5. This year, I will spend roughly $250-$300 out of my own pocket to furnish materials and supplies to my own classroom. I get a tax write-off, but not for the whole thing. I won’t get reimbursed for the money I spend. I don’t get a company car.
6. I will spend each day every day in front of 110 hormonal 12 year olds. I will be a counselor, mediator, entertainer, facilitator, coach, police officer, mother figure, and teacher over the course of every day. I will undoubtedly catch every form of the cold, flu, and stomach virus that floats the the halls of my school. I will break up fights, get yelled at by kids I don’t know, get threatend by parents, and sometimes be underminded by my employer. I won’t get hazard pay.

Some of the other eye-opening comments included:

I have to admit I used to have similar thoughts about teachers being part-time workers. Then I started homeschooling the kids. My hours doing that are much less then a teachers but I stated to see all the things that have to go on behind that bit of sit down time everyone sees. The planning, the research, the organization…Hats off to you!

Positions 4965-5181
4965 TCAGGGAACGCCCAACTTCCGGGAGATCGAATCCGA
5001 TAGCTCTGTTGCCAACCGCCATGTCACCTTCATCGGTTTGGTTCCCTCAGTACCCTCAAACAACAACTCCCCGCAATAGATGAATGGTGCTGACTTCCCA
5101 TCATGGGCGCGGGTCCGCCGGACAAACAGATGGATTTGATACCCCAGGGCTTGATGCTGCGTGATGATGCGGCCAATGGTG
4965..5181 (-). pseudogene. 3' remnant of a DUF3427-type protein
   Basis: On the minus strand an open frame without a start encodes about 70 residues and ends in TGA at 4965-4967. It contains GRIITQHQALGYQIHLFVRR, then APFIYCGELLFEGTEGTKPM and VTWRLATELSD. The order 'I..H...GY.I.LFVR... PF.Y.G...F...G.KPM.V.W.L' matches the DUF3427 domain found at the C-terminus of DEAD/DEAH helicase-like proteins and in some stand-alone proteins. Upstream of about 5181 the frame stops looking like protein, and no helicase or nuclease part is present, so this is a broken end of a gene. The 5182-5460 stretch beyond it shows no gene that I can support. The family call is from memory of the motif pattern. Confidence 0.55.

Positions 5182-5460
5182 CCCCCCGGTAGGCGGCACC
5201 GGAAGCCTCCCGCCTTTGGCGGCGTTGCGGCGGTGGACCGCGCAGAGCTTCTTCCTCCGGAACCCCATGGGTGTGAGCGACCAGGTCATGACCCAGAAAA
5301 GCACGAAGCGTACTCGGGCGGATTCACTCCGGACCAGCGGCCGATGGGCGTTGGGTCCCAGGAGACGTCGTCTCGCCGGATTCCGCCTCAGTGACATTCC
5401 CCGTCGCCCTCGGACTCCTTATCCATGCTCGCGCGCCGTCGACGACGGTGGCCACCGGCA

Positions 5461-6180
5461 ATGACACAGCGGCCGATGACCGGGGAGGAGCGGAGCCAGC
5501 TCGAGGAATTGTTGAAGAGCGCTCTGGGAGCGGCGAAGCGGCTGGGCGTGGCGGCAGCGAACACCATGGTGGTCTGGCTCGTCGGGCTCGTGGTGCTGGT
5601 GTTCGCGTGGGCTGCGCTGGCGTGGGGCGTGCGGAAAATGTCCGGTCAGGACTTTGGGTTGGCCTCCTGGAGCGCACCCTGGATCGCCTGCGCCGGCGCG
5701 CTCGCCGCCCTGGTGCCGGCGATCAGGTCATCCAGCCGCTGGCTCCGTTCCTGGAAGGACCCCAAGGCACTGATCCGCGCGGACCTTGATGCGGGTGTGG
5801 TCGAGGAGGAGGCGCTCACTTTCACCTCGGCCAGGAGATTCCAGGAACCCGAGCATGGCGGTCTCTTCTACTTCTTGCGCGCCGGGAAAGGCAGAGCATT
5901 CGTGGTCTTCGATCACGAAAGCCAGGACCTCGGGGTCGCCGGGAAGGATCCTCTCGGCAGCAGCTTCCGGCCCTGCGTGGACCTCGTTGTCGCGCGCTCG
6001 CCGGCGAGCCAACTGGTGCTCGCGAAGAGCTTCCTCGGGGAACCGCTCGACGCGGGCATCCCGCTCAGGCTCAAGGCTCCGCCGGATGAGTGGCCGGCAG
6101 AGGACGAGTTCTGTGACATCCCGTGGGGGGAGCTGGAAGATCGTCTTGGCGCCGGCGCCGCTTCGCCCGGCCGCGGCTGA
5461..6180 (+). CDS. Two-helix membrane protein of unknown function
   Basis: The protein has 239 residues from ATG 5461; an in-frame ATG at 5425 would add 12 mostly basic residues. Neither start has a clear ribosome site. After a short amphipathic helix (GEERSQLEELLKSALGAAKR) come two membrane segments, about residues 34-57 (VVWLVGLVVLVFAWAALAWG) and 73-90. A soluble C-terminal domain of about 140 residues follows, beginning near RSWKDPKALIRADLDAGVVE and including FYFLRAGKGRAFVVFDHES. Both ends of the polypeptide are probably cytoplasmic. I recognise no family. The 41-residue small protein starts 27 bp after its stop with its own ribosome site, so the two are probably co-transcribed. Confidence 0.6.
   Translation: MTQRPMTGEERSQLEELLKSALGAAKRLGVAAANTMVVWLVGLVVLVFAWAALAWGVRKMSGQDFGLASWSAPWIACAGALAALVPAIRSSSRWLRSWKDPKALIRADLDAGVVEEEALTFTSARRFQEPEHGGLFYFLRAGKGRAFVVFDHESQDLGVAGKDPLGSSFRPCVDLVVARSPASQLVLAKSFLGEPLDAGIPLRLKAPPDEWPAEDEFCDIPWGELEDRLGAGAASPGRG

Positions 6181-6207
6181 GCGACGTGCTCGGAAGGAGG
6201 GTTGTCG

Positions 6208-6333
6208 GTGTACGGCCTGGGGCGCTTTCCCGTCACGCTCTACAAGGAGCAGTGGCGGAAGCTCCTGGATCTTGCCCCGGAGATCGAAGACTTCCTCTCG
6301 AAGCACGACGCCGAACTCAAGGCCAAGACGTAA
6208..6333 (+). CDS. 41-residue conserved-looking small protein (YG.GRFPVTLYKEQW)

Mister Teacher, who is the author of Learn Me Good (both the New York Times Bestselling book and the blog) and is also getting married this week, wrote in his article Teaching Mythstakes!:

The person who wrote this on a blog I read seems to think that we work with our children Monday through Thursday, and every Friday we sequester ourselves at a back table at Chili’s and plan out the next week around nachos and margaritas.

The truth is that we have a 45-minute “planning period” every day while our kids are at PE or art or music. Aside from our lunch break, this is the only time that we are not with our students. However, this planning period is not always a true break, as it is frequently used for parent conferences or impromptu meetings with the principal, the test coordinator, or other members of the faculty.

Oh yeah, the book isn’t really a New York Times Bestseller, but it’s good.

See also  How to Make the Most of Your Summer Vacation: 7 Simple Tips

Another comment that came in that discussion was this one: